Local Commentary

Our Man in Arlington

Pressed for a single word to describe Arlingtonians, I might choose “joiners.”

Whether in politics, organized religion, neighborhood activism, charities or hobby sharing, our citizenry has long proved that many heads beat one.

How to extend such engagement to the younger generation was the conundrum confronted by engaged attendees June 12 at the Committee of 100.

They led a 21st-century discussion of how to communicate in a world of bombardment by impersonal social media while drawing on deep traditions in Arlington’s history.

Former 1980s-era County Board member John Milliken, still going as a transportation official, acted as the silver-haired historian, explaining how “the more things change” in Arlington, the more “the fundamentals do not.”

The driver of Arlington’s citizen activism has not been County Board issues but the desire for quality schools, Milliken said. With World War II, Arlington’s population ballooned from 57,040 in 1940 to 135,449 in 1950, and “live births hit new highs at Arlington Hospital.”

Activists formed the Citizens Committee for School Improvement in 1947, and Arlington became first in Virginia to elect its school board. That privilege was revoked by Richmond’s powerbrokers in 1956 after Arlington got uppity in seeking school desegregation. The resulting “polarization” formed the climate, Milliken said, in which both the Committee of 100 and Arlingtonians for a Better County were founded.

The “fundamentals” that endure, he added, are that Arlingtonians are “comfortable with government.” Our well-acquainted citizens are “relatively homogenous,” educated and ready to provide “resources, time and money.” And they run an electoral system “conducive to moderation through at-large, staggered elections.”

Speakers representing the Millennials described their personal journeys to involvement. Krysta Jones, founder of the Vote Lead Impact group that trains African-American candidates, arrived on Columbia Pike in 2004 after a realtor promised an Arlington soon to be transformed by a streetcar. (Not). A veteran of Democratic congressional campaigns, Jones praised Arlington’s “progressive firsts” — Freedman’s Village, pioneering school integration and planning for Metro’s impact. But one can “peel back to things you might not want to see” — the Hall’s Hill segregation wall, the “North-South divide,” poverty in certain schools and pricey housing.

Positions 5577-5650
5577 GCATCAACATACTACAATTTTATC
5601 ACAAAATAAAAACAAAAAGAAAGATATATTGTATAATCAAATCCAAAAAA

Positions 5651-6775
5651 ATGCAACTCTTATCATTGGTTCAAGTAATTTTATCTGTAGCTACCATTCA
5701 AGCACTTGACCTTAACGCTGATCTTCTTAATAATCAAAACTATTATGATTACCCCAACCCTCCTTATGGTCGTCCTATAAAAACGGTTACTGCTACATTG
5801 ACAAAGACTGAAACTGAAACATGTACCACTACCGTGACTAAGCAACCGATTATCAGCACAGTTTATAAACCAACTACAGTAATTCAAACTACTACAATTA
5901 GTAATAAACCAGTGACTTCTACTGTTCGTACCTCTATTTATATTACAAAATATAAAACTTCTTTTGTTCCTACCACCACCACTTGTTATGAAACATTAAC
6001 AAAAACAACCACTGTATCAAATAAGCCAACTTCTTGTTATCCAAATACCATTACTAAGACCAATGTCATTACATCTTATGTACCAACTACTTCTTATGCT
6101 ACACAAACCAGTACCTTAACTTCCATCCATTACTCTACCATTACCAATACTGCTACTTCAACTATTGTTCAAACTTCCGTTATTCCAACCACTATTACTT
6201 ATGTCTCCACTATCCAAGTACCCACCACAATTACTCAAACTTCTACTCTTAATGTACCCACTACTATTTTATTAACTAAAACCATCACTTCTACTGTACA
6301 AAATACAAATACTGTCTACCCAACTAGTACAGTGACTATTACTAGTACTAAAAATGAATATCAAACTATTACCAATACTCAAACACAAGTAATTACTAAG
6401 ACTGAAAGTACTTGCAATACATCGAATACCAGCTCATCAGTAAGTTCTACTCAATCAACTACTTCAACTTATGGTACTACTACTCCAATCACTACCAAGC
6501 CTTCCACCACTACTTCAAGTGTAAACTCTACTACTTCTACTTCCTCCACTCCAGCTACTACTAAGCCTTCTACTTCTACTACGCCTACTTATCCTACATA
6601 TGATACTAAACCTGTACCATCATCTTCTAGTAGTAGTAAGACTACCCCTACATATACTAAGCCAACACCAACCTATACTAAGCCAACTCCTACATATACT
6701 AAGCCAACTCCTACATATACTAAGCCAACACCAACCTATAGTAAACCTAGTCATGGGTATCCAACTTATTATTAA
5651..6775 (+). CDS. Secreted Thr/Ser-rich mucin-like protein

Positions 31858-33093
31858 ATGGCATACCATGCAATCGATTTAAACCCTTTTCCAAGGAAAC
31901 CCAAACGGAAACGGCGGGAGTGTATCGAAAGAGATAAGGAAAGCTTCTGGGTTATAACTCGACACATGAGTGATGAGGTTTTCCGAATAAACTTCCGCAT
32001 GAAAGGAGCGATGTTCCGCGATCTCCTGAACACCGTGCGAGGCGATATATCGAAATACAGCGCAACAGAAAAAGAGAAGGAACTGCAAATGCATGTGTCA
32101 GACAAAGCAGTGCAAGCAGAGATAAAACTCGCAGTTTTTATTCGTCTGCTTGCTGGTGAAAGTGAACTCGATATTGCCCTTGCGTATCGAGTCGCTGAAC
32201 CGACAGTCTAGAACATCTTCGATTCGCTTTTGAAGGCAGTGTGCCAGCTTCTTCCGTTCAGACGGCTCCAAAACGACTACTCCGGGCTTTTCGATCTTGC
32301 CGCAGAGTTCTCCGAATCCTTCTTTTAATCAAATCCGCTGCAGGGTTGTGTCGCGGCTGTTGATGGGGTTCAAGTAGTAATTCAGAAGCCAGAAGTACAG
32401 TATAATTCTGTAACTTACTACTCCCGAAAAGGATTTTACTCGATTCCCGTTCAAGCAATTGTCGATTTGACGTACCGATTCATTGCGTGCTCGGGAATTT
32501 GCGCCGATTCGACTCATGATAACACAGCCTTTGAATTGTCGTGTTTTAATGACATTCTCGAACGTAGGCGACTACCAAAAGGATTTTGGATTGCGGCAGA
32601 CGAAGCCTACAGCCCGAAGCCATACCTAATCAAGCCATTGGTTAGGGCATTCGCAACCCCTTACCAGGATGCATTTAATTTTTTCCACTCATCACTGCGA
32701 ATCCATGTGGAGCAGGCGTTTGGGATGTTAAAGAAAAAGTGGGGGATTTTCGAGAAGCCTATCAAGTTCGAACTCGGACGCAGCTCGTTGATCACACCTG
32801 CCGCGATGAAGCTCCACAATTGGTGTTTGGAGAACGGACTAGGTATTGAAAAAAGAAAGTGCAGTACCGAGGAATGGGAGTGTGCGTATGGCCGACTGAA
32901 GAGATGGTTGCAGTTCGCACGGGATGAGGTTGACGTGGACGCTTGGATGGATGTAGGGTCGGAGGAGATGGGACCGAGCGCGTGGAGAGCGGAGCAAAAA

But Jones, active with the Arlington Community Foundation and the Junior League, was impressed that County Board member Chris Zimmerman responded to her first email, though a stranger. “Everybody can get involved,” even if the Arlington Way “takes a new form.”

Arlington-bred Hannah Dannenfelser, the Community Involvement Ambassador at the Arlington Community Federal Credit Union, recalled the Clarendon Day in 2014 when she wandered to the Jaycees booth. “That led me to giving back in my own way” to being “part of the fabric of the next generation of Arlington leaders.”

The challenge, Dannenfelser said, is that young people in $2,500-a-month rentals on the Rosslyn-Ballston Corridor have high salaries, competitive contracting careers and a bar scene. “They are hard to engage because they have limited free time and aren’t necessarily planning to stay long.”

The way to make them aware of Arlington’s charitable needs is to “create moments of connection” on social media and “where they work and play,” she said. Private companies can form partnerships for “volunteer management” to build a “shared commitment to Arlington’s future.” With 230,000 people, “it’s easy to get lost in the shuffle.”

The key, said Milliken, is not “the Snapchatters and Facebookers” but “sitting down for actual conversations.”


Well-regulated food trucks have earned their place on Arlington’s menu. I partake, but I experienced a downside.

I recently met a friend for lunch at the old-fashioned dine-in restaurant Summers near Courthouse.

I could barely make my way to its entrance because of the crowds on the Wilson Blvd. sidewalk ordering from a fleet of food trucks.

Inside the restaurant, I was practically the only customer.